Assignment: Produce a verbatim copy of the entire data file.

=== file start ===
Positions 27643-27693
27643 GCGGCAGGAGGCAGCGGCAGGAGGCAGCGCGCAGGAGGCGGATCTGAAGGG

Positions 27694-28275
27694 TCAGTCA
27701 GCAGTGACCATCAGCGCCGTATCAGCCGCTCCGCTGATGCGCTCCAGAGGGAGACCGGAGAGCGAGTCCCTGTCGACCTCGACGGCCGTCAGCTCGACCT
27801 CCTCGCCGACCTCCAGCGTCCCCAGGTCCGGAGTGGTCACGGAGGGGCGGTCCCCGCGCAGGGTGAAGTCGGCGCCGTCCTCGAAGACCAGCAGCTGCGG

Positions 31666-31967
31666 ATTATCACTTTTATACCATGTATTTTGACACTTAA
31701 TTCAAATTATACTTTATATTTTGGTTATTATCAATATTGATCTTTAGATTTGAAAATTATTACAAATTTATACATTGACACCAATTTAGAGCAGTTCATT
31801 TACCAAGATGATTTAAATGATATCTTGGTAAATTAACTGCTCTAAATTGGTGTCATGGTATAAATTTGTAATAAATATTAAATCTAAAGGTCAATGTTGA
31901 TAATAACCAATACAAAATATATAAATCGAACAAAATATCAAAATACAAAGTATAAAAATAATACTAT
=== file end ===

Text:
Positions 27643-27693
27643 GCGGCAGGAGGCAGCGGCAGGAGGCAGCGCGCAGGAGGCGGATCTGAAGGG

Positions 27694-28275
27694 TCAGTCA
27701 GCAGTGACCATCAGCGCCGTATCAGCCGCTCCGCTGATGCGCTCCAGAGGGAGACCGGAGAGCGAGTCCCTGTCGACCTCGACGGCCGTCAGCTCGACCT
27801 CCTCGCCGACCTCCAGCGTCCCCAGGTCCGGAGTGGTCACGGAGGGGCGGTCCCCGCGCAGGGTGAAGTCGGCGCCGTCCTCGAAGACCAGCAGCTGCGG

Positions 31666-31967
31666 ATTATCACTTTTATACCATGTATTTTGACACTTAA
31701 TTCAAATTATACTTTATATTTTGGTTATTATCAATATTGATCTTTAGATTTGAAAATTATTACAAATTTATACATTGACACCAATTTAGAGCAGTTCATT
31801 TACCAAGATGATTTAAATGATATCTTGGTAAATTAACTGCTCTAAATTGGTGTCATGGTATAAATTTGTAATAAATATTAAATCTAAAGGTCAATGTTGA
31901 TAATAACCAATACAAAATATATAAATCGAACAAAATATCAAAATACAAAGTATAAAAATAATACTAT